By Philip Elmer-DeWitt
May 14, 2010

Don’t hold your breath. What to make of the latest rumors out of Asia.

The hearts of more than a few Verizon subscribers skipped a beat Thursday with a rumor out of Taiwan that Apple (AAPL) had ordered a huge number of iPhones equipped with CDMA modems — the cellular technology supported by Verizon’s (VZ) network.

AT&T (T) and most overseas carriers use an incompatible technology called GSM that drives Apple’s current crop of iPhones and G3 iPads.

The latest Verizon iPhone rumor, reported by Taipei-based Digitimes and picked up by a handful of U.S.-based blogs, seemed to attach a number — 10 million units — to the
Wall Street Journal
‘s report last March that Pegatron Technology Corp., a subsidiary of Taiwan’s ASUSTeK Computer, was building a CDMA iPhone for Apple, with mass production scheduled to begin in September.

But a few caveats are in order. 

First, what Digitimes actually wrote was that “annual shipments [are] expected to reach 10 million units” — without specifying when they might reach that target.

Second, Digitimes reported that Apple’s order should start contributing to Pegatron’s revenues in August or September, leaving open the question of when finished phones would actually hit the U.S. market.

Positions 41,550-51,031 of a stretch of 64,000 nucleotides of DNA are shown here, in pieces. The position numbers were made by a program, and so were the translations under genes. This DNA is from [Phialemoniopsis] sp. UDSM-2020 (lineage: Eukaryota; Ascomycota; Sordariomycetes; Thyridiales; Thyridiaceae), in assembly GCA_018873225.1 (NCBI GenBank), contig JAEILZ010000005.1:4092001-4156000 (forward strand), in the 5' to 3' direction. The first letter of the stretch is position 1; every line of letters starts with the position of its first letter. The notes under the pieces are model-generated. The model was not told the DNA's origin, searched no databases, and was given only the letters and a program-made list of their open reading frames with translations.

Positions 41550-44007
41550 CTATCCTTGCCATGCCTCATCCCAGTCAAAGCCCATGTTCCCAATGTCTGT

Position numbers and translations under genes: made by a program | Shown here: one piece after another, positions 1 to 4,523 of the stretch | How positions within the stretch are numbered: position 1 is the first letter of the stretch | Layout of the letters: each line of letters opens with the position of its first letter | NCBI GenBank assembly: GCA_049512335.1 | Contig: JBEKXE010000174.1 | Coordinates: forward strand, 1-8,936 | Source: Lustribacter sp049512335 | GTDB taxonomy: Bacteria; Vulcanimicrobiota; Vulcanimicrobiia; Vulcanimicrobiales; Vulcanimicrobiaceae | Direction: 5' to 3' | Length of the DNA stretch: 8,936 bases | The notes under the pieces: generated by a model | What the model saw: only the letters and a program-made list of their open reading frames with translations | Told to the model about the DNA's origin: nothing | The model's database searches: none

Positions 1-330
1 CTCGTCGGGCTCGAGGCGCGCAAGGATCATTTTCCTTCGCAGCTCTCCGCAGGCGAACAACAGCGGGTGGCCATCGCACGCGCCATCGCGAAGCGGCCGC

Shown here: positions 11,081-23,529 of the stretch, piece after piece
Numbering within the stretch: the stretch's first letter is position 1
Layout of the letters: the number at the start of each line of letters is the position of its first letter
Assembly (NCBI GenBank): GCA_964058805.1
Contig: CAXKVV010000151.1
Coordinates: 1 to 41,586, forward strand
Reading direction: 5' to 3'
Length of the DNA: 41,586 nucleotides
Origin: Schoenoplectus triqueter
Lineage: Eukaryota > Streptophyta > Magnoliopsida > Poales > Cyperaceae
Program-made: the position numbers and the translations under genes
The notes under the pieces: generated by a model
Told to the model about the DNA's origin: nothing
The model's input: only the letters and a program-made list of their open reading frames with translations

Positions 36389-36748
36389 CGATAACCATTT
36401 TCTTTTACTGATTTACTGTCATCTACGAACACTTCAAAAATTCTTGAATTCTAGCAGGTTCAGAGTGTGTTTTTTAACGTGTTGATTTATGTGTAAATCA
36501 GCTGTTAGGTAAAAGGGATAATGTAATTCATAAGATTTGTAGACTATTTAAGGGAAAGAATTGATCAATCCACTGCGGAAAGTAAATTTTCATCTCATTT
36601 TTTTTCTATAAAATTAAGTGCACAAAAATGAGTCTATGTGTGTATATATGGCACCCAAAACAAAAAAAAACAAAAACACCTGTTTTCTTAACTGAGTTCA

Third, there’s the deepening mystery of when Apple’s exclusive iPhone contract with AT&T expires. The latest twist is a report in Engadget that suggests that it was originally scheduled to run to 2012, although the terms may have since been altered.

Finally, consider the source. Although Digitimes is closely read by Western reporters, its track record is mixed at best. Three years ago, MacRumors‘ editor Arnold Kim briefly stopped linking to Digitimes because the accuracy of its reports over a 5-year period (14 rumors total. 1 True. 10 Wrong. 2 Possible. 1 Unknown) was so poor.

As an AT&T spokesperson told the Journal last March: “There has been lots of incorrect speculation on CDMA iPhones for a long time. We haven’t seen one yet and only Apple knows when that might occur.”

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[Follow Philip Elmer-DeWitt on Twitter @philiped]

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